Lay Aside the Weight of Flattery

A loving person always speaks the truth because love rejoices in the truth (1 Corinthians 13:6; John 14:6). Love never speaks in the deceptive dialect of the devil (John 8:44). And a loving person always speaks the truth graciously (Ephesians 4:29).

Gracious truth, though, is not always soothing truth. Sometimes grace comes to us in the form of a reproof or rebuke (2 Timothy 4:2). Wise people understand this. That’s why, even when they are on the receiving end of a stinging gracious truth, they say things like, “Whoever rebukes a man will afterward find more favor than he who flatters with his tongue” (Proverbs 28:23).

Flattery is contrasted with a rebuke because flattery is a form of lying. And it’s a particularly insidious form, because in the moment it is spoken, flattery sounds so much like encouragement. Yet there’s a heaven-and-hell difference between the two. Encouragement is truth spoken from a loving motive to increase faith and hope in the hearer. Flattery is a lie, masquerading as encouragement, from a selfish motive to manipulate the hearer in order to achieve the flatterer’s covert purpose.

Love never flatters others, and wisdom never desires to be flattered. But sin is neither loving nor wise, which means we, who live with indwelling sin, are tempted to manipulate others with flattery — as well as to enjoy being flattered. We must be on our guard against this foot-entangling sin.

Beware of Using Flattery

God tells us “a man who flatters his neighbor spreads a net for his feet” (Proverbs 29:5). That’s what makes it evil. Whether or not flattering words have truth in them, their purpose is deception.

A biblical example of this is when some opponents tried to spread a net under Jesus’s feet:

“Teacher, we know that you are true and do not care about anyone’s opinion. For you are not swayed by appearances, but truly teach the way of God. Is it lawful to pay taxes to Caesar, or not? Should we pay them, or should we not?” But, knowing their hypocrisy, he said to them, “Why put me to the test?” (Mark 12:14–15)

These men are poster children for Psalm 5:9: “There is no truth in their mouth; their inmost self is destruction; their throat is an open grave; they flatter with their tongue.”

It did not matter that their flattering words about Jesus contained truth. Truth still was not in their mouths because 1) they did not believe the true words and 2) their flattery was merely a smokescreen for their attempt to destroy Jesus’s public credibility and influence. They were speaking the language of their father, the devil (John 8:44), who also uses true words in lying ways.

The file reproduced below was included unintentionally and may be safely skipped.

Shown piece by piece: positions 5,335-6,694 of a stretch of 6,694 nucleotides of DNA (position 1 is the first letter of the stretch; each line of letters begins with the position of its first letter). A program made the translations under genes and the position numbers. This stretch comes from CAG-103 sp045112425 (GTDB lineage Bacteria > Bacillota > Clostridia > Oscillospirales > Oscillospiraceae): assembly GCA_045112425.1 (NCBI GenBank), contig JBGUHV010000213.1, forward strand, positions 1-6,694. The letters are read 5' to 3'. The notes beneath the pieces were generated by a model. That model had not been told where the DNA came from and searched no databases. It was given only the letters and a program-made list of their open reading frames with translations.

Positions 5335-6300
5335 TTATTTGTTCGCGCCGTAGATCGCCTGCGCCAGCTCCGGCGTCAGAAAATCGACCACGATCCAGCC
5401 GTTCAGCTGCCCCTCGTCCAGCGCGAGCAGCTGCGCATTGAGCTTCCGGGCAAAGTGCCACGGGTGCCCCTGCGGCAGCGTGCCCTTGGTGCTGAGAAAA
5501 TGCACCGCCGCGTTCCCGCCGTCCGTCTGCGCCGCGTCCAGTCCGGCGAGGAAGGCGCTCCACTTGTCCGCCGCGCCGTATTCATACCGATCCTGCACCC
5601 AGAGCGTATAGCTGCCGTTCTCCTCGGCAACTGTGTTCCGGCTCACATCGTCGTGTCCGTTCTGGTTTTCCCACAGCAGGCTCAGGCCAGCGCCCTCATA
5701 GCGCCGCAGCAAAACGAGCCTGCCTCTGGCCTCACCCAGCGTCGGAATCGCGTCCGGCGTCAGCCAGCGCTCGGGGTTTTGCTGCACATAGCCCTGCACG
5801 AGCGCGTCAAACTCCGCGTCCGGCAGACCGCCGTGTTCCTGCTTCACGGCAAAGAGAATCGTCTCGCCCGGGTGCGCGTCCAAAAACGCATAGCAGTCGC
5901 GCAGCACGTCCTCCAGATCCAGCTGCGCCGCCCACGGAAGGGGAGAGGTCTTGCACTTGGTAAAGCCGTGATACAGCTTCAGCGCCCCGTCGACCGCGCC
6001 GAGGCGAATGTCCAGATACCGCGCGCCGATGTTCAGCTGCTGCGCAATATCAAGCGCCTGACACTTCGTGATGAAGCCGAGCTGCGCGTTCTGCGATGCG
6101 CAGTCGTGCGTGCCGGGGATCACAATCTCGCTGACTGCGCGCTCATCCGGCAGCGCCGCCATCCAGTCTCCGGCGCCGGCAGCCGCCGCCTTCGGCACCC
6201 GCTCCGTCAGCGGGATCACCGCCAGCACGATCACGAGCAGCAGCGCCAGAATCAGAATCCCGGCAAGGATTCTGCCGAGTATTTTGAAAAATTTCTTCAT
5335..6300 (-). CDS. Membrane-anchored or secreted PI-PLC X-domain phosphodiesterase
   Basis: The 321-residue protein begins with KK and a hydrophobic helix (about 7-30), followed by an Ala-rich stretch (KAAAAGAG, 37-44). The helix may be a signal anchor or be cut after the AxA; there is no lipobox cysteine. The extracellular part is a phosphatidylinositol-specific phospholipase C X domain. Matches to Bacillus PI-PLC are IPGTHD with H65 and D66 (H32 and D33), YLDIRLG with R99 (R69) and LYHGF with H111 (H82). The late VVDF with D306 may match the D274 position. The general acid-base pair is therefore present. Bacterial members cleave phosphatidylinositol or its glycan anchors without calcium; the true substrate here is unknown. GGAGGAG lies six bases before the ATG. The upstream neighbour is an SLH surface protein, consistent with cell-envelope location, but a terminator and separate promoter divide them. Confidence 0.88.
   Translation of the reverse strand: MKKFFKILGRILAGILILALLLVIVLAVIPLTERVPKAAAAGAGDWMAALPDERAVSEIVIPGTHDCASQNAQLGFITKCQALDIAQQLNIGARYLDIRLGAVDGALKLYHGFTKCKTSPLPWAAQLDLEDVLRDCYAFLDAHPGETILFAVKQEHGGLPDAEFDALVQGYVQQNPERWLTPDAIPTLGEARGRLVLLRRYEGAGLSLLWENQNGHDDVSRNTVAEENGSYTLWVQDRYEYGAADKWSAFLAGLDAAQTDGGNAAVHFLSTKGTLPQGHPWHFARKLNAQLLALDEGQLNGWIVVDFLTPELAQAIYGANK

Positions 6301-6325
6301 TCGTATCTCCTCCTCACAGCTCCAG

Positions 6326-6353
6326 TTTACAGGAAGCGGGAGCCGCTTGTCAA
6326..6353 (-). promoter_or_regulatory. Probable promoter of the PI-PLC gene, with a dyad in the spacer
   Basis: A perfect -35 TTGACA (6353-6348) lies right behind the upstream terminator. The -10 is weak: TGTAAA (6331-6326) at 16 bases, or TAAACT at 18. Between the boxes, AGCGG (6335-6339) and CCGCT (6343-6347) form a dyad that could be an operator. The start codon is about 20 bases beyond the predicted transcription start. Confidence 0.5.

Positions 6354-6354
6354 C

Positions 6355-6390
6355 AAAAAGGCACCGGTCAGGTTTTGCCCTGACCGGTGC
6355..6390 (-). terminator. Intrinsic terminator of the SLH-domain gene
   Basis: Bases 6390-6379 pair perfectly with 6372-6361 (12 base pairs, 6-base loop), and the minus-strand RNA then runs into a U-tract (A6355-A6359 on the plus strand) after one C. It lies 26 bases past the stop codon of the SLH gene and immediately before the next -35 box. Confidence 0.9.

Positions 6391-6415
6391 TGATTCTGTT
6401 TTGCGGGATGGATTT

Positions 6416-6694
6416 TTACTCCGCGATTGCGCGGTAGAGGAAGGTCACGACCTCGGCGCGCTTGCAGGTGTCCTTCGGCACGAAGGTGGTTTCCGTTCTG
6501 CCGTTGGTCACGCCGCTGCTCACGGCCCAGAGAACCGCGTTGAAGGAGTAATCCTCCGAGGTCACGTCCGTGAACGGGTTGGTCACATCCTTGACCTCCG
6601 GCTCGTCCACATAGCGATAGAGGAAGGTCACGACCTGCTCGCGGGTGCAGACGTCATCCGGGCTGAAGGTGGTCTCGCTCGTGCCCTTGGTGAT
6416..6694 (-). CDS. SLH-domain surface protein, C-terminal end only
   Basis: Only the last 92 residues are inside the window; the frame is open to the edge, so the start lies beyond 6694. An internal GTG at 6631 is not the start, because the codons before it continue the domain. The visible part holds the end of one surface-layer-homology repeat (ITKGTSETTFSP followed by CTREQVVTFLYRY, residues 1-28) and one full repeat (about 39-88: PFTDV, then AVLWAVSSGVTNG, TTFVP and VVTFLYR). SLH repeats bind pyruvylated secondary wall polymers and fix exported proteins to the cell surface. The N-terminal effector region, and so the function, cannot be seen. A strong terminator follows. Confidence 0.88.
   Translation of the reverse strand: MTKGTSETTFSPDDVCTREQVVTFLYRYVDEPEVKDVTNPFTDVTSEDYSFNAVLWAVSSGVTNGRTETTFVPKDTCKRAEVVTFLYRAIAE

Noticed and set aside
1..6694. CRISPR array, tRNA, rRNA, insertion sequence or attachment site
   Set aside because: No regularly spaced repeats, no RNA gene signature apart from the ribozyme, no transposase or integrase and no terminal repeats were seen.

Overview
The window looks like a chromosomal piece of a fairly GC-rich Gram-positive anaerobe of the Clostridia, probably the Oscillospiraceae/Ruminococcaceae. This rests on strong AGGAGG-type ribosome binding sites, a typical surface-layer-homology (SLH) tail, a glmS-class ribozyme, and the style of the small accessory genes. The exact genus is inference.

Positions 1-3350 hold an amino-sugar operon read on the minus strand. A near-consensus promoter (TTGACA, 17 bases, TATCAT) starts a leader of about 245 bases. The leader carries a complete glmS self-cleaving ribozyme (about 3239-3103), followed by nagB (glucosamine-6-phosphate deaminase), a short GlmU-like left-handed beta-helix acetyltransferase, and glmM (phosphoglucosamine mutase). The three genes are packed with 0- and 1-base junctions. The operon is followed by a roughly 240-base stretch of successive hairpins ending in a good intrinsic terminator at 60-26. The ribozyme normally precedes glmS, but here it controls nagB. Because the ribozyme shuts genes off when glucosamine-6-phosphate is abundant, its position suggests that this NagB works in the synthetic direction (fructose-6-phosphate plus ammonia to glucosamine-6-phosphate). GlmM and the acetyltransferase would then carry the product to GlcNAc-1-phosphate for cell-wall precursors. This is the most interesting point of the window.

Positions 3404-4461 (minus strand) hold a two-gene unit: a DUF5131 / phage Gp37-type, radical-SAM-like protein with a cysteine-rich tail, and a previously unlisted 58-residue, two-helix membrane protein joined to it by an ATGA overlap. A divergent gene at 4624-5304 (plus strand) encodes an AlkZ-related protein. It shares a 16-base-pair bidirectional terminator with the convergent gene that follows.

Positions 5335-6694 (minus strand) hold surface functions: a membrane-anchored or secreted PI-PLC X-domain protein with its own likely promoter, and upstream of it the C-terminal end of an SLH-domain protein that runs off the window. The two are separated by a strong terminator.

Now, this is an obvious example of manipulative flattery. But we all know that flattery can be much more subtle and slippery. We learn early to use flattery to grease the wheels of attempts to make ourselves look good or discredit, perhaps destroy, another’s reputation or influence. It is a seductive temptation because the short-term reward can appear appealing. But because it’s a lie, it will eventually wreak destruction.

We must remember that any time we hide a manipulative motive inside a Trojan horse of encouraging sounding words, we employ a demonic strategy and lay a snare for our neighbor’s feet. We exchange the truth for a lie and in doing so betray the Truth.

Beware of Being Flattered

But we are not only tempted to be manipulative flatterers; we also are pathetically vulnerable to being manipulated by flattery. This is due to the gargantuan pride in our sinful nature.

Our sin nature wants to be flattered because it loves to be admired. Sometimes it doesn’t even matter if we know the flattery is disingenuous, as long as it enhances our image in the eyes of others or simply gives us a buzz from the fact that someone thinks us important enough to flatter.

This, in fact, is the snare of much sexual sin. The real seductive power in much sexual lust is high-octane pride mixing with the sexual drive, fueling the intoxicating experience of being desired, even if it’s just fantasy. Flattery is what the adulterous in Proverbs 7 used to snare the young man and lead him away “as an ox goes to the slaughter” (Proverbs 7:21–22). The adulteress seduced him, but the man was “lured and enticed by his own desire” (James 1:14).

This is the way flattery works on us. It seduces us, but only because our pride finds it enticing. And if we take the bait, it wreaks destruction.

Rejoice in the Truth

Love never flatters others, and wisdom never desires to be flattered. This is why the psalmist wrote, “Blessed is the man . . . in whose spirit there is no deceit” (Psalm 32:2). This is what Jesus saw and commended in Nathanael: “Behold, an Israelite indeed, in whom there is no deceit!” (John 1:47).

Let’s examine ourselves for the deceit of flattery. Is there any relationship, or perhaps relational habit in our lives, where we employ manipulative flattery to grease the wheels of our own advancement or another’s discredit? Are there areas where we are allowing ourselves to be seduced by flattery because our pride finds it enticing?

If so, repent today, confessing it to God and, as the Spirit leads, whomever else we should.

Flattery is a demonic, foot-ensnaring sin-encumbrance not only for us but for others. We must lay it aside to run our race faithfully with Jesus and help others do the same. Let us press more and more to be “Israelites indeed,” disciples of Jesus, the Truth, who rejoice in his truth and resolve to only speak what gives grace to our hearers (Ephesians 4:29).